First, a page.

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The Round House by Louise Erdrich
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The Round House (original 2012; edition 2012)

by Louise Erdrich

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1,6621284,330 (4)205
Member:Beamis12
Title:The Round House
Authors:Louise Erdrich
Info:Harper (2012), Edition: First Edition, Hardcover, 336 pages
Collections:Your library
Rating:****
Tags:None

Work details

The Round House by Louise Erdrich (2012)

  1. 20
    To Kill a Mockingbird by Harper Lee (JenMDB)
  2. 00
    A Time to Kill by John Grisham (Caramellunacy)
    Caramellunacy: Less literary and as a legal thriller more focused on the courtroom drama, but Grisham's A Time To Kill focuses on similar problems of racism and unspeakable crimes and the drive for the victim's family to seek revenge.
  3. 00
    The Absolutely True Diary of a Part-Time Indian by Sherman Alexie (Caramellunacy)
    Caramellunacy: Alexie's Absolutely True Diary shows a teenager (a little older than Joe) struggling with the poverty, alcoholism and injustice found on the reservation and the bullying and racism he faces from the outside world. A similar theme of the heartaches of growing up on a reservation in an unjust world - Alexie's work shows more humor, though.… (more)
  4. 00
    Indian Horse by Richard Wagamese (Iudita)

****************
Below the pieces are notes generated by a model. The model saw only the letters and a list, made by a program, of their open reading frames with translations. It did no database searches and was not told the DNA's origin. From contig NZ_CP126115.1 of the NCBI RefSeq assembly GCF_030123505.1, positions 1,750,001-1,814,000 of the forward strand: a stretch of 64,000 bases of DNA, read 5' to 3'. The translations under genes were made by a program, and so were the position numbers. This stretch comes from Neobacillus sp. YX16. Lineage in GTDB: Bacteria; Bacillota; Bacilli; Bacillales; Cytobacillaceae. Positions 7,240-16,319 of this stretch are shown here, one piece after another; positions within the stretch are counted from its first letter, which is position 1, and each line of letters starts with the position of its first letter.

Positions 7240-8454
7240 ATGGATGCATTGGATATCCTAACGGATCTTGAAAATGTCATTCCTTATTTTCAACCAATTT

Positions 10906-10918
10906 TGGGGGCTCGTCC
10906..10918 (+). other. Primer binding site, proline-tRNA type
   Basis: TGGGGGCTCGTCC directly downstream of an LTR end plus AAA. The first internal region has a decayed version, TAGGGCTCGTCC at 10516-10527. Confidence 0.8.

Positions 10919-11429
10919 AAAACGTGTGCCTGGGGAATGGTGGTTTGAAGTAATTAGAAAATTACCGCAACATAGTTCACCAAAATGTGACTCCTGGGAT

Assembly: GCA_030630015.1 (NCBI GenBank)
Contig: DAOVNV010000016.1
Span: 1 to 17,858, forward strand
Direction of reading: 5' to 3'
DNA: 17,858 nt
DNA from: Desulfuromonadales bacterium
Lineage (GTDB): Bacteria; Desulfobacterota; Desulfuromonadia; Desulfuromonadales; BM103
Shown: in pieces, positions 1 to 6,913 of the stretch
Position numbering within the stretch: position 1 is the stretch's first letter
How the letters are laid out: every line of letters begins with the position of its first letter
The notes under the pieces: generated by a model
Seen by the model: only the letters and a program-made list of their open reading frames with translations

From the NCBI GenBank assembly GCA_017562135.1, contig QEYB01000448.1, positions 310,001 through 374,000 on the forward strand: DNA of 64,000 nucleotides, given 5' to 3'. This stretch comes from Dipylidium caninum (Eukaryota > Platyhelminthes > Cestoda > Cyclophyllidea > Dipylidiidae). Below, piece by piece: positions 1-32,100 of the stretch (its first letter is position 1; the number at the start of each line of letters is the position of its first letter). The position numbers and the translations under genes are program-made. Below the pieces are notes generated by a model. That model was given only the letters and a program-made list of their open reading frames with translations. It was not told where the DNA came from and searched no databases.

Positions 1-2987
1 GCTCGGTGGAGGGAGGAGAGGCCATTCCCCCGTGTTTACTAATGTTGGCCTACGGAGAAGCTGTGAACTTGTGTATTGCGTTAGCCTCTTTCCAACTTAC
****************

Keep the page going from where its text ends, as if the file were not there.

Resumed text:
5. 00
    Shadow Tag by Louise Erdrich (JenMDB)
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» See also 205 mentions

English (124)  Spanish (3)  All languages (127)
Showing 1-5 of 124 (next | show all)
This is one of the most amazing books I've read in awhile. Suspenseful and beautiful writing.
  noneofusis | Aug 27, 2014 |
Best book I have read all year ( )
  ajax100 | Aug 21, 2014 |
a well written book that never quite fully engaged me - i've had trouble getting into Erdrich's books in the past and had never completed one before this one - the characters were fully drawn and the storyline felt full but slow moving - i most appreciated that the author exposed the presence of archaic laws in the u.s. that allowed a rapist to go free because the exact location of the rape was in question - and may have been on the reservation - and he therefore couldn't be prosecuted ( )
  njinthesun | Aug 12, 2014 |
Erdrich spins the story of 13 year old Joe, whose mother is raped. because she is unable to pinpoint the location of the crime, it is difficult to prosecute. Joe eventually takes matters into his own hands. Erdrich does a great job telling Joe's story. The characters are multidimensional and interesting and the plot is believeable. Great read. ( )
  mojomomma | Jul 27, 2014 |
I am a fan of Louise Erdrich in general, and this was good, but I wasn't as drawn into her characters this time. ( )
  Julia.Reeb | Jul 23, 2014 |
Showing 1-5 of 124 (next | show all)
With “The Round House,” her 14th novel, Louise Erdrich takes us back to the North Dakota Ojibwe reservation that she has conjured and mapped in so many earlier books, and made as indelibly real as Faulkner’s Yoknapatawpha County or Joyce’s Dublin. This time she focuses on one nuclear family — the 13-year-old Joe Coutts; his mother, Geraldine; and his father, Judge Antone Coutts — that is shattered and remade after a terrible event.